on the blog four years ago: Cajun Ginger Cookies
on the blog three years ago: Strawberry Buttermilk Ice Cream
on the blog two year ago: Strawberry Rhubarb Crumble Pie & Lard Pie Crust
on the blog one year ago: Ricotta Cheesecake
other cake recipes (I’ve made a lot): Lime Angel Food Cake, Pineapple Upside-Down Cake, Chocolate Lard Bourbon Cake, Very Lemon Loaf Cake, Irish Whiskey Cake, Chocolate Snack Cake, Banana Fudge Cake, Southern Coconut Layer Cake, Simple Apple Cake, Plum Kuchen, Flag Cake (Red Velvet), Almond Tea Cake, Marmalade Yogurt Cake, Pumpkin Bundt Cake
PASSIONFRUIT CHIFFON CAKE
Makes one 10” cake, serves 12
For the cake:
2 1/3 cups cake flour (10 ounces)
¾ cup sugar
1 Tablespoon baking powder
1 teaspoon kosher salt
½ cup vegetable oil
zest of 1 lime, about 1 Tablespoon
¼ cup fresh lime juice
½ cup passionfruit puree
5 large egg yolks
½ cup large egg whites (about 3-4)
¾ cup sugar
for the glaze:
1 ½ cups powdered sugar
4 ½ Tablespoons passionfruit puree
pinch of kosher salt
- Preheat oven to 375°F.
- Line the bottom of a 10” tube pan with parchment paper and spray with cooking spray.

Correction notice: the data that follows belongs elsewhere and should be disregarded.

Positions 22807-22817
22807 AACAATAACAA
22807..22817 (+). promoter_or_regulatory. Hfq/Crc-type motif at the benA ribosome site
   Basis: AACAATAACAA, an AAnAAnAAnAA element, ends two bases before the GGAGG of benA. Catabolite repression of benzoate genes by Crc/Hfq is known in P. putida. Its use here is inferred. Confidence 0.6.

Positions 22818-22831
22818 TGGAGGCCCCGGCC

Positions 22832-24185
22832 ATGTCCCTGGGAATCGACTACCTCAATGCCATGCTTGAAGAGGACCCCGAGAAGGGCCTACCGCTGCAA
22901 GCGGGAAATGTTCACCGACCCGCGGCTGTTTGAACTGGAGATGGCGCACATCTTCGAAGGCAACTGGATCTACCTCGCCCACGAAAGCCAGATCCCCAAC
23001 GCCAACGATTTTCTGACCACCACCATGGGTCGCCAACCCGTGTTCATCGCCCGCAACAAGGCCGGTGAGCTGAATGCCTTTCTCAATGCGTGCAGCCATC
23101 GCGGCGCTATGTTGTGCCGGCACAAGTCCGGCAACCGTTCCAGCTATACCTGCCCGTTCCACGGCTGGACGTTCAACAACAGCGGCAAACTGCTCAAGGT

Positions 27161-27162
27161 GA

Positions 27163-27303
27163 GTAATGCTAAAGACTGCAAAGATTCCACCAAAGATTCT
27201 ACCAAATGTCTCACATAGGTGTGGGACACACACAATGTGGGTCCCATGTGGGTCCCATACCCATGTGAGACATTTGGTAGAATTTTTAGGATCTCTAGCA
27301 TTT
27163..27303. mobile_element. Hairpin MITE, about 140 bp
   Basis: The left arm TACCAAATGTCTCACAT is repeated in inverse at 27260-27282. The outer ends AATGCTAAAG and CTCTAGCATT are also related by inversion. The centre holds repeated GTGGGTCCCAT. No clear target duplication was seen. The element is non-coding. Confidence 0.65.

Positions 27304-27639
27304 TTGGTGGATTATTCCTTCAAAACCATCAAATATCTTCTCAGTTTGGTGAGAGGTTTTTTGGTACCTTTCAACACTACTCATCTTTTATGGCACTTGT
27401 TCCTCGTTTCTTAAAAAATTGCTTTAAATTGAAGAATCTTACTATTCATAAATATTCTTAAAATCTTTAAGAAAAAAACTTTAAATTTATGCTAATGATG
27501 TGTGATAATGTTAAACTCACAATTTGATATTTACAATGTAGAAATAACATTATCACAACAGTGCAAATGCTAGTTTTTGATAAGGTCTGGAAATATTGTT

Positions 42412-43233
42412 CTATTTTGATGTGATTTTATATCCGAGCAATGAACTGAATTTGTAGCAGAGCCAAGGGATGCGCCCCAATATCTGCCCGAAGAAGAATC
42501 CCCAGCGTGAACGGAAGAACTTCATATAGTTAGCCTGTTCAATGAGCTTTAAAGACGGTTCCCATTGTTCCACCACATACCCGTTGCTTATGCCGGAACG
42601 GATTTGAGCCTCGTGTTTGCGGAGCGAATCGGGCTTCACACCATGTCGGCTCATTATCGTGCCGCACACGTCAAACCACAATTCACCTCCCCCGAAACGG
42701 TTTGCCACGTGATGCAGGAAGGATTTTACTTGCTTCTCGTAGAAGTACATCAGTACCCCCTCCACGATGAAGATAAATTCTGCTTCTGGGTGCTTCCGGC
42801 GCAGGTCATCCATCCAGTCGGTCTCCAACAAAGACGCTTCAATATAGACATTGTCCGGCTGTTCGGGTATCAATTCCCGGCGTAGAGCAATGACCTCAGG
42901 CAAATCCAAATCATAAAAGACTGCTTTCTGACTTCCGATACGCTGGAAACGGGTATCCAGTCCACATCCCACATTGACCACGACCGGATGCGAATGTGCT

- Sift the flour, ¾ cup of sugar, salt and baking powder and set aside until needed.
- In a medium bowl, whisk together the oil, lime zest, lime juice, passionfruit puree and egg yolks until well blended. Set aside.
- In the bowl of a standing mixer fitted with the whisk attachment, start to whip the egg whites on low adding the final ¾ cup sugar in a slow steady stream.
- Once all the sugar has been added, increase the speed to medium-high and beat the whites to soft peak (aka the “Dairy Queen” effect.)
- Combine the sifted dry ingredients with the passionfruit mixture and stir until just incorporated.
- Fold in the beaten egg whites in three additions, stirring each addition until just incorporated. Do not overmix.
- Pour the batter into the prepared pan, no more than ¾ full. Do not overfill – it’s better to make a few muffins on the side than have your cake overflow all over the oven.
- Bake the cake for 20-25 minutes until the cake is golden brown and the top springs back to the touch.
- Remove the cake from the oven and sprinkle 1-2 teaspoons of sugar over the top.
- To cool, rest the pan upside down on a wire rack. Cool completely. The cake should slowly release itself but if it doesn’t, carefully run a sharp paring knife around the edge the ease the cake out of the pan.
- Remove and discard the parchment circle.
- For the glaze: in a small bowl, whisk together the powdered sugar, passionfruit puree and a pinch of salt until smooth and an easily pourable consistency.
- Place the cake on a wire rack set over a piece of parchment and drizzle the glaze on top, letting it drip down the sides. Let set for an hour or so until dry and no longer tacky to the touch. Serve with berries, ice cream or frost and fill as desired.
- The cake will keep for several days if tightly wrapped.